14 January 2014

It’s a sign: New Zealand

If reader numbers on my earlier blogs are anything to go by – see It’s a sign: Peru and It’s a sign: Cambodia – we all love a good sign so I figured it was time to share some of those I’ve spotted on my wanders around the streets of Auckland.

Let’s start with something environmental. New Zealand is very proud of its clean, green image, though the reality isn’t always as clean and green as is portrayed, but we do try hard. Signs like these can be found on or around most of the grids into our big street drains, reminding people that any rubbish they throw down these drains will, ultimately, pollute all our waterways, including our two beautiful harbours (the Waitemata and the Manukau) and our two oceans (the Pacific on the eastern side, and the Tasman Sea, to the west).

I’m not sure what to say about this, but I simply had to photograph it. Setting aside the sexual innuendo, this is exactly how I used to eat this type of biscuit when I was a kid – with one little extra. I’d twist the two parts carefully so they’d separate, then lick the icing off, then dunk the remaining biscuits in milk just long enough to soften them but not so long that they’d get too soft and fall into the milk – that was the tricky bit – getting the timing right!

I found this on the side of some bench seating next to a grassy area in the Britomart precinct. I haven’t seen any cats in the vicinity (not even cougars!) but it’s nice to see the sign makers had a sense of humour.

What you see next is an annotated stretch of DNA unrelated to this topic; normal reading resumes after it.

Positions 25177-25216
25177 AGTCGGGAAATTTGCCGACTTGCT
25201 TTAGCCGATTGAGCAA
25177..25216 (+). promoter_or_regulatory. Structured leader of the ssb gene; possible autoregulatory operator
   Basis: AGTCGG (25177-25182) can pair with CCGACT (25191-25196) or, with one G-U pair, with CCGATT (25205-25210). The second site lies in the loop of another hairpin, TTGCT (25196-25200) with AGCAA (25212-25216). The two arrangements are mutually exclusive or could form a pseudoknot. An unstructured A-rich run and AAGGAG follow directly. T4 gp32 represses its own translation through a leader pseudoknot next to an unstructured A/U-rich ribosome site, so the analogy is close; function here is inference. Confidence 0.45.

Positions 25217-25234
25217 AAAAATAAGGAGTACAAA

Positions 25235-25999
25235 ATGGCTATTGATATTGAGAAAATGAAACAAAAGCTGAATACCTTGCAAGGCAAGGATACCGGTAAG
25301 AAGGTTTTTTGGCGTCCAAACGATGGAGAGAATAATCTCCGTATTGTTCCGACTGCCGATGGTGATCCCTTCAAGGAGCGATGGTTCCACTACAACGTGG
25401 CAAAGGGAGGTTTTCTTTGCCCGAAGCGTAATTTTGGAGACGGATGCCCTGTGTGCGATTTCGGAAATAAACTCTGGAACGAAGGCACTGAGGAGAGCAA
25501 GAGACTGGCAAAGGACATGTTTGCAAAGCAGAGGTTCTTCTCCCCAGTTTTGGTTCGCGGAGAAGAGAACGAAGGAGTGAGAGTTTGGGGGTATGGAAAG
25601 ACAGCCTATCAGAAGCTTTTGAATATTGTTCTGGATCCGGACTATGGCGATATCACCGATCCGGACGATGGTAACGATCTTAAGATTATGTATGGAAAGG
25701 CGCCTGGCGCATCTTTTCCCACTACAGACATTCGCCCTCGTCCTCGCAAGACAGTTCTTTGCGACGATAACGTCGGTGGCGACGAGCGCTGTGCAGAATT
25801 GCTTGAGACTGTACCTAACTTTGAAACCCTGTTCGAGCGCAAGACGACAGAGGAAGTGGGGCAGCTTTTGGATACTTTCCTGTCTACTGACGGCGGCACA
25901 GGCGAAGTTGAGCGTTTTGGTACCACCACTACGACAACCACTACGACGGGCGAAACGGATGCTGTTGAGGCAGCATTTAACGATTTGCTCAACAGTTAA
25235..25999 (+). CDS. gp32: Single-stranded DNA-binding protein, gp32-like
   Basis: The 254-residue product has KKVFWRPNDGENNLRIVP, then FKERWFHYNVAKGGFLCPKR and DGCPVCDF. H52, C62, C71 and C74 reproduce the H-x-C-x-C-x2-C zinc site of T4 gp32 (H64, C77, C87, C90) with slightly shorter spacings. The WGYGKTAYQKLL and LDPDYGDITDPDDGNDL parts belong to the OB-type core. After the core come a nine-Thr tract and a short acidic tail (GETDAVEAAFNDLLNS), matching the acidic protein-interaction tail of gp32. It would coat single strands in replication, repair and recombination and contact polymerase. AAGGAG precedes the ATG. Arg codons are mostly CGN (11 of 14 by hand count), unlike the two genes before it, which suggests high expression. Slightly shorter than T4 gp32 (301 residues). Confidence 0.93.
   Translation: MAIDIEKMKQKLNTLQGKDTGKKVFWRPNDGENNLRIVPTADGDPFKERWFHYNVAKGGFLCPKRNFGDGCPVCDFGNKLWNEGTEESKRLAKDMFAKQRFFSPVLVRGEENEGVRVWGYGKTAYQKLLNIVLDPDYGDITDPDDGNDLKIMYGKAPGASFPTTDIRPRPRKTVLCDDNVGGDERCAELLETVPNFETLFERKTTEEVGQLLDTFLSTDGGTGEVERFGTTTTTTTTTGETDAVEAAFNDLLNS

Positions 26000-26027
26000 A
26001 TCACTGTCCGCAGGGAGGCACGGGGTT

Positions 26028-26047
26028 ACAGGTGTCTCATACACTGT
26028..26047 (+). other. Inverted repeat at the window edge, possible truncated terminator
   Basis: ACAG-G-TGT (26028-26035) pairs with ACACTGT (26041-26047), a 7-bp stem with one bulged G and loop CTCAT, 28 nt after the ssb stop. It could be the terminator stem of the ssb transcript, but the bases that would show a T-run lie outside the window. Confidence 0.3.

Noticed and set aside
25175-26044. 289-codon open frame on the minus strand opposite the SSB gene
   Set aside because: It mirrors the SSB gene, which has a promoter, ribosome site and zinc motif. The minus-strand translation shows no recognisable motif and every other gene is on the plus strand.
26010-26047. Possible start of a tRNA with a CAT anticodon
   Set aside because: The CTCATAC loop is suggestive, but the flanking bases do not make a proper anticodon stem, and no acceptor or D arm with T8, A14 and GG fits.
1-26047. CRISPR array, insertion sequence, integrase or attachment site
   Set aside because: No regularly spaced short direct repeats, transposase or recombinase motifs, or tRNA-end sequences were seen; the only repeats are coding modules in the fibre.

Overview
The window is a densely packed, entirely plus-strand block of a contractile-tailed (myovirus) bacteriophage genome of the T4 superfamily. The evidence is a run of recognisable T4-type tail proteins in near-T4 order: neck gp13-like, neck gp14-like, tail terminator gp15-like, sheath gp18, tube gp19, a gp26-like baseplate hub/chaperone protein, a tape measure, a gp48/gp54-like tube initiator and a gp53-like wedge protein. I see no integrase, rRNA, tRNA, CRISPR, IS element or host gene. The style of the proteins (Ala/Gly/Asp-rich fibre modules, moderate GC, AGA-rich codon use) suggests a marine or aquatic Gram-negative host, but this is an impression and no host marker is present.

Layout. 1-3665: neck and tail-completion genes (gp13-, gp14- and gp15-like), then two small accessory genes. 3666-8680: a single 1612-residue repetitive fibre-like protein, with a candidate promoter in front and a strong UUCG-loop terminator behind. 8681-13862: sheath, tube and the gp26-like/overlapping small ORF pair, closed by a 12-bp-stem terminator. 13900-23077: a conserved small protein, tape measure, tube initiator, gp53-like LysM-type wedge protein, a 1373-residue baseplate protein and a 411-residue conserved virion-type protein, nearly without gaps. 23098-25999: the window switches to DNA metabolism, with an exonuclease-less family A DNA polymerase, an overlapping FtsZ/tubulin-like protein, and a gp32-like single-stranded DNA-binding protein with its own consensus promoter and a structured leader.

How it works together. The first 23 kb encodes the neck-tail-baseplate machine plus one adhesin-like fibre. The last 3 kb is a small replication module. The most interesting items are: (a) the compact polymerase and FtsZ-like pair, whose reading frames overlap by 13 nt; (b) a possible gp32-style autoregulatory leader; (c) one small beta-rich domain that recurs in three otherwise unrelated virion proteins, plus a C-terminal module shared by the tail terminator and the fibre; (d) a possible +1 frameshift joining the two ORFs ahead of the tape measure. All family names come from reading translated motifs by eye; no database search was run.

I love this one! It’s child size, and I did look around to find a child to persuade to stand here but it was early morning and there were none. It’s a neat idea and can be found down by Auckland harbour, at Silo Park.

While the previous sign was definitely child-friendly, this most certainly is not. I think the intention was probably to warn motorists to take care as children are often to found playing in this area but, to me, this says: ‘Kids are dangerous. If you see a kid on a bike, be afraid.’ However, as I’m not particularly child-friendly, that may just be my warped interpretation!

Strictly speaking, this is a sculpture rather than a sign. It was made by New Zealand artist Paul Hartigan in 1997 and is part of the University of Auckland’s extensive art collection. It is currently to be found in a corridor of the Arts 2 building and can be seen from Grafton Road – at least, when its neon-tubes are switched on, it can. So, does this art speak to you?

This metallic sign is set into the concrete of the pavement outside Thai restaurant Monsoon Poon in downtown Auckland. I googled to try to find out whether this is the English translation of the restaurant’s name but no luck and, judging by many of the reviews I read, it’s not necessarily the opinion of the diners either, though that could be what the restaurant owners are hoping.

Well, are you? 

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